Who wins Election 2019 under a ranked-ballot system

Philippe J. Fournier: The system the Liberals once favoured would have benefitted that party—and exposed a real Conservative weakness

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Trudeau walks through supporters after delivering his victory speech at his election night headquarters on Oct. 21, 2019 in Montreal (Cole Burston/Getty Images)

Shortly after the “Proportional Representation Thought Experiment” I published near the end of the federal campaign, several readers asked me to perform other kinds of simulations to test various voting systems. Even though electoral reform will most likely not be on the radar of this 43rd legislature, I am always willing to play a little politics-fiction—especially if data of quality is available.

How about an instant runoff voting system (IVR), or ranked-ballot? Under this system, voters do not put an X or a check mark next to their preferred candidate, but rather ranks them with numbers “1”, “2”, “3”.

This electoral system was the one preferred by the governing Liberals when the electoral reform debate raged on two years ago. Those who followed these consultations closely will remember that the NDP and Greens wanted proportional representation, the Liberals insisted on a ranked-ballot and the Conservatives wanted no reform at all. Without a consensus, the Liberals abandoned electoral reform altogether, leaving behind several disappointed (and angry) voters.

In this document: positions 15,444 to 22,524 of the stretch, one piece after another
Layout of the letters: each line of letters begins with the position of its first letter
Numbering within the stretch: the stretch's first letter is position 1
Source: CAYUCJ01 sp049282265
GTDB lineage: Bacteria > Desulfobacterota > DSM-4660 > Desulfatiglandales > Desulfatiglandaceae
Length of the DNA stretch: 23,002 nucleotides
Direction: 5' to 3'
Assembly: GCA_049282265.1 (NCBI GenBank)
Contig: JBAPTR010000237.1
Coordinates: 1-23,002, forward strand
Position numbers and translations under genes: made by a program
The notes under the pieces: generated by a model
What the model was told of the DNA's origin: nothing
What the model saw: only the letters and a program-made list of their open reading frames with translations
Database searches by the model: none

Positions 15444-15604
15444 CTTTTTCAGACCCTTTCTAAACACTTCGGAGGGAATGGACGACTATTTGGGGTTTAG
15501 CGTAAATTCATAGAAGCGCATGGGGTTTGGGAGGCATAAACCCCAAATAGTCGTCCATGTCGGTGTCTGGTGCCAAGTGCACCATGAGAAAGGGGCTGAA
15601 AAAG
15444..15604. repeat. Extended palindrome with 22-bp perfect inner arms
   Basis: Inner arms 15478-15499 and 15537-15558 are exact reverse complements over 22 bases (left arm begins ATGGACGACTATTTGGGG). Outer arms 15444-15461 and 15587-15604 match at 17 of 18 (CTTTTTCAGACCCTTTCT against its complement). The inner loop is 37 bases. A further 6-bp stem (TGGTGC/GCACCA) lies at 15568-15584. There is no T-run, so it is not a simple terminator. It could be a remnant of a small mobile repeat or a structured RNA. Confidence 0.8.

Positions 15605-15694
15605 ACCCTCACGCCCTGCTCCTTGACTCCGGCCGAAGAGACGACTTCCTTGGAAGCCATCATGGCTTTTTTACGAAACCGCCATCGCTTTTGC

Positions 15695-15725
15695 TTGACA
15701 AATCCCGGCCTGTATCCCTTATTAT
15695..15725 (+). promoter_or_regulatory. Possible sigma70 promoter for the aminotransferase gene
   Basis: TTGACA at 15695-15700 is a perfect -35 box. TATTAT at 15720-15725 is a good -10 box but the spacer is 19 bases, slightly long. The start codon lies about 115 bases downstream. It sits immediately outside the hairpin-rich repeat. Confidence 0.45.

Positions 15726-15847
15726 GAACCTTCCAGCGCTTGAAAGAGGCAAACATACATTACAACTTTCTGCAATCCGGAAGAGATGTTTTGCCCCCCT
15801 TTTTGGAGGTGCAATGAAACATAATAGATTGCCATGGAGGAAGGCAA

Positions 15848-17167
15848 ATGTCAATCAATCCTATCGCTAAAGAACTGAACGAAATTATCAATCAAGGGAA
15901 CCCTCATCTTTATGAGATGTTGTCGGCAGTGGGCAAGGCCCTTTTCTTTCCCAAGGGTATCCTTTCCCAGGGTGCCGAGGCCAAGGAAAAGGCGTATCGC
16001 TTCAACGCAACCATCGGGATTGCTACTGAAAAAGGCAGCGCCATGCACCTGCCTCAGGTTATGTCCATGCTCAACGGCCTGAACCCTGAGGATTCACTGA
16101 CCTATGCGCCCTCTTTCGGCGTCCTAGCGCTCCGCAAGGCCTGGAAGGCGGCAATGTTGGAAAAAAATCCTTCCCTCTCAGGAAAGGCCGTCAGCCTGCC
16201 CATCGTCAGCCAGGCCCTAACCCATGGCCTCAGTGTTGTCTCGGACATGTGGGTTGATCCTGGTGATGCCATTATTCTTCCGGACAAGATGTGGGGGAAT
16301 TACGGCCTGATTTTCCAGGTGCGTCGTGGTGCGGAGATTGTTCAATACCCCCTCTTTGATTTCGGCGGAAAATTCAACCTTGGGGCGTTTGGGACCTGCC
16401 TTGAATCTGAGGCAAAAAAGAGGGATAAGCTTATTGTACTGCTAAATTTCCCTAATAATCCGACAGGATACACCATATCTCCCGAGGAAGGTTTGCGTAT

Near the end of the last campaign, Léger (among the most accurate pollster in this election) published a poll that measured voters’ second choices—and those were tabled both according to region and party preferences. You can find the Léger/Canadian Press poll here. Scroll to pages 8 and 9 for the full breakdown of voters’ second choices.

We will use this precious data, along with the actual election results to simulate the results of a ranked-ballot election. This simulation went according to the following rules:

  1. We take the results from the federal election in all 338 electoral districts. Candidates from parties that won over 50 per cent of the vote in a single riding are automatically elected. A total of 123 candidates reached that threshold on Oct. 21: 57 Conservatives, 54 Liberals, 11 Bloquistes, and one New Democrat (and no Greens);
  2. If no candidate reaches 50 per cent, the last-place candidate is eliminated and votes that were cast for him/her are redistributed according to those ballots’ second choices. We repeat this cycle until one candidate reaches 50 per cent.